“We’re seeing pretty substantial increases in activity, but they’re not unexpected,” Dr. Michael Jhung, a medical officer in the flu division of the Centers for Disease Control and Prevention. “We see pockets of high activity in several states and pockets of low activity in others, but we expect every state will get hit.”

Antiviral treatment is an after-the-fact recommendation for patients with confirmed or suspected influenza, who are:

  • Hospitalized
  • Have experienced complications
  • Have a progressive illness
  • Are at higher risk for complications

The New York Times reports that scientists are reducing the uncertainty of flu outbreak prediction by using computer models. Last year, one team carried out flu forecasts in real time. Now, they are making predictions about the current outbreak. If you are curious about your geographic location, check out their predictions for yourself. Another helpful tool for finding outbreak locations is the site,

Hospitals and public health workers could someday use flu forecasting to prepare vaccine supplies and ready hospital beds. The advanced warning would be useful not only for the regular seasonal flu, but also for pandemics (new strain sweeping across the country and causing higher-than-normal rates of disease and death).

How Flu Vaccines Work

Flu vaccines cause antibodies to develop in the body about two weeks after vaccination. These antibodies provide protection against infection with the viruses that are in the vaccine.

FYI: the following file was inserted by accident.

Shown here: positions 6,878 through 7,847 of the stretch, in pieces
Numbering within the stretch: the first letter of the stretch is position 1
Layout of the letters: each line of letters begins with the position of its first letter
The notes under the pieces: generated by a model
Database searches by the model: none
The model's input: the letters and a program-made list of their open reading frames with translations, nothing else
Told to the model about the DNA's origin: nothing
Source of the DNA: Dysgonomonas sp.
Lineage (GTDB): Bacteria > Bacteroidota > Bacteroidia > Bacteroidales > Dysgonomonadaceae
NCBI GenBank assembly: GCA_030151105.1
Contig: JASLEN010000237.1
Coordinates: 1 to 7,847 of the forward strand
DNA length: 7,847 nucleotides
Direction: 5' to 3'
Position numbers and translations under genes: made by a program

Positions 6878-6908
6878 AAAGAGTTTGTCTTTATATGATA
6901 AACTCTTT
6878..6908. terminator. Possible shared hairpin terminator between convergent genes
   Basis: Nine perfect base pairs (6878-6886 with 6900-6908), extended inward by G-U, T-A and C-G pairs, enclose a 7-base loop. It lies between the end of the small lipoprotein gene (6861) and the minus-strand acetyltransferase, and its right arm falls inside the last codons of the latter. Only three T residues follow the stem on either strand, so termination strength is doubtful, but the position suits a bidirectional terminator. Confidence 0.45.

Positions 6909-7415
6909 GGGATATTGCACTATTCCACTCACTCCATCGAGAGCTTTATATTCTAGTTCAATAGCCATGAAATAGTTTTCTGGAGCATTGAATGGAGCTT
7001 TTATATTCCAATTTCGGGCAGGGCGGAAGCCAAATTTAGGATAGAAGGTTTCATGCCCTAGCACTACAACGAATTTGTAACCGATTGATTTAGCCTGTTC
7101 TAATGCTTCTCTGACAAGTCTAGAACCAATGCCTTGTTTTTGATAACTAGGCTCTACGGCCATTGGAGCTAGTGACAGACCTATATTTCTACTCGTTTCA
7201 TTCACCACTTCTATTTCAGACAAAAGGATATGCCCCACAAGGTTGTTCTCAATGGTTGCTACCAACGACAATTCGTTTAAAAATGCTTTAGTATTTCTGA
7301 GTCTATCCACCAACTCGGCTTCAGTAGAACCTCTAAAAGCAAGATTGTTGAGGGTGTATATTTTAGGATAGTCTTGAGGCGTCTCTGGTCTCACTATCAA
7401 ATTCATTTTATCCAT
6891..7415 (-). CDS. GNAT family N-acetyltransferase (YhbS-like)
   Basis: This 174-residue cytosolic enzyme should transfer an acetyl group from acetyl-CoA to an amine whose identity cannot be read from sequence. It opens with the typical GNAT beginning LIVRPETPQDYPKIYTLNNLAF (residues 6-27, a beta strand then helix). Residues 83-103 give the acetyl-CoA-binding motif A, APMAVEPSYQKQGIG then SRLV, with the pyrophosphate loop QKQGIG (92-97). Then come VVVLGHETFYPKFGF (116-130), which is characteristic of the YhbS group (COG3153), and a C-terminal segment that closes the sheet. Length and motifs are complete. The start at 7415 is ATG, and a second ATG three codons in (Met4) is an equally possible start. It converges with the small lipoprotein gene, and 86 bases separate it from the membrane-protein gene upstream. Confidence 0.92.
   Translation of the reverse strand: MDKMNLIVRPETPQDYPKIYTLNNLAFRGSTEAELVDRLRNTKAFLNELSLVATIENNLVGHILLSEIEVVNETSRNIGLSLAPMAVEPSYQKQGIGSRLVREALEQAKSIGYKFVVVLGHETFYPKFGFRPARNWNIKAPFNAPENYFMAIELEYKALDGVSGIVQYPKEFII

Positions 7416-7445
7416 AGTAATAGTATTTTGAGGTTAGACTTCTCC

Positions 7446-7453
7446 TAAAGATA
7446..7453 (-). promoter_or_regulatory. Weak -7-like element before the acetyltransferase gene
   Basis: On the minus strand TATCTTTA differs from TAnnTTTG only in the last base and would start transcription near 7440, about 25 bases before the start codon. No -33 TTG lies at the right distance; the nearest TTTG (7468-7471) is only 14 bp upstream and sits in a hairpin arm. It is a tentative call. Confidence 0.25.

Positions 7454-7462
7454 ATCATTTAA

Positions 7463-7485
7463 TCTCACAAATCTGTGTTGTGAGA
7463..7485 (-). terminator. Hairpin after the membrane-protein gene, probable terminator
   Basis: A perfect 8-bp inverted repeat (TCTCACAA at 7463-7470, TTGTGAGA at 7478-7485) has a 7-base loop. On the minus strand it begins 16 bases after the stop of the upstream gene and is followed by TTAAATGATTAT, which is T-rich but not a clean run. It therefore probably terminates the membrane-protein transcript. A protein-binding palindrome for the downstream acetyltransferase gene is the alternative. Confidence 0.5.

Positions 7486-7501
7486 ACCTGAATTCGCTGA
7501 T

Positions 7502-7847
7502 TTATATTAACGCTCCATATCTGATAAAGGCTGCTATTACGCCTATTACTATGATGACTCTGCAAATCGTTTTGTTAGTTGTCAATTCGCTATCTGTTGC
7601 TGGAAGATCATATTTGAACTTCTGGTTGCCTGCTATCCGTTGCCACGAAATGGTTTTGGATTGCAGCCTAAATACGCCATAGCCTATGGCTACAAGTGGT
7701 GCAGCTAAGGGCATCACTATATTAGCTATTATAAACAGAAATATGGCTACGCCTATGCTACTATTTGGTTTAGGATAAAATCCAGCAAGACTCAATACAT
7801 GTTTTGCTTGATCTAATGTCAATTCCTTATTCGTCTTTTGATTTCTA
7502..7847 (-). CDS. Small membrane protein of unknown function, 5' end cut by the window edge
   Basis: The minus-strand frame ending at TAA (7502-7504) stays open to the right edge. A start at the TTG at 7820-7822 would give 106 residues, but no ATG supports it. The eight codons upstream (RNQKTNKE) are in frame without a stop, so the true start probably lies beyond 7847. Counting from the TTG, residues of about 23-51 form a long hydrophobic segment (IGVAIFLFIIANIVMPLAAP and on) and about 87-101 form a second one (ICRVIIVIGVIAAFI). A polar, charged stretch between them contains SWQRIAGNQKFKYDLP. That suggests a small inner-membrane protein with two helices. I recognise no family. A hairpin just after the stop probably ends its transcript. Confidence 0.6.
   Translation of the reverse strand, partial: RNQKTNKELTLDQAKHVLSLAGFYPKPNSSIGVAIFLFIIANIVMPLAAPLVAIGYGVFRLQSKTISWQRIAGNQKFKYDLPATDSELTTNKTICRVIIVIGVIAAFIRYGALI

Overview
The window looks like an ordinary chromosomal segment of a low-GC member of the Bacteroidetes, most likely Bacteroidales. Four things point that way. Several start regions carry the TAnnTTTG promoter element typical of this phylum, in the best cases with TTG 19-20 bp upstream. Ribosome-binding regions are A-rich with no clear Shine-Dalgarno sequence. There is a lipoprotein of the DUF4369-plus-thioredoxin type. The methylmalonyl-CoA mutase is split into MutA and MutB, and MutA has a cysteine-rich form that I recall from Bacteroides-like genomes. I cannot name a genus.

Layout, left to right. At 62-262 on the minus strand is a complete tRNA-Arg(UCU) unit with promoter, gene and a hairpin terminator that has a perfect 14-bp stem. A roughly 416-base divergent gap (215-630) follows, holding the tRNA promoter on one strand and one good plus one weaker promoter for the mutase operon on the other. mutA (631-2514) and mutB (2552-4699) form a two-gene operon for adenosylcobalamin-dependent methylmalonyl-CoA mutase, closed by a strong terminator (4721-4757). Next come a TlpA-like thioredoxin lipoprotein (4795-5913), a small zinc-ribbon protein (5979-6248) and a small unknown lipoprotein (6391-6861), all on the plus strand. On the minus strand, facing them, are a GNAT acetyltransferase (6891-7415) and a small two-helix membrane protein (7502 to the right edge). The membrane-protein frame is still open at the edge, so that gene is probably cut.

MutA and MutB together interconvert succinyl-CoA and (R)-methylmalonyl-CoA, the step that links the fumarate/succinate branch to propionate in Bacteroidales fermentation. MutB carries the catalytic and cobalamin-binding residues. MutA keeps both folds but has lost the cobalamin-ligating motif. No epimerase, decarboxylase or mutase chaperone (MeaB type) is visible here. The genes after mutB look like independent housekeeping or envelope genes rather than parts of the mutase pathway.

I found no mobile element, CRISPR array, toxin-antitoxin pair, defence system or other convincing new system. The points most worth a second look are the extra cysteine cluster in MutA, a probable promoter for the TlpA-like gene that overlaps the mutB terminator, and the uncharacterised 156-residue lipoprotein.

The seasonal flu vaccine protects against the influenza viruses that research indicates will be most common during the upcoming season. Traditional flu vaccines are made to protect against three flu viruses; an influenza A (H1N1) virus, an influenza A (H3N2) virus, and an influenza B virus. In addition, this season, there are flu vaccines made to protect against four flu viruses (called “quadrivalent” vaccines). These vaccines protect against the same viruses as the trivalent vaccine as well as an additional B virus.

When a disaster strikes, prior planning and clear decisive action can help save lives. The best way to prepare for the flu is to keep from catching it by having a vaccine. The Allied Universal Training System by Universal Fire/Life Safety Services is a convenient and affordable solution to all of the training needs of your building(s). Choosing our service cuts property management training-related costs by 90% and saves you over 50% compared to conventional training! More importantly, IT SAVES LIVES.

Hack! Shiver! Sneeze! Cough!

Tuesday, October 19th, 2010

There are steps you can take to ward off the flu.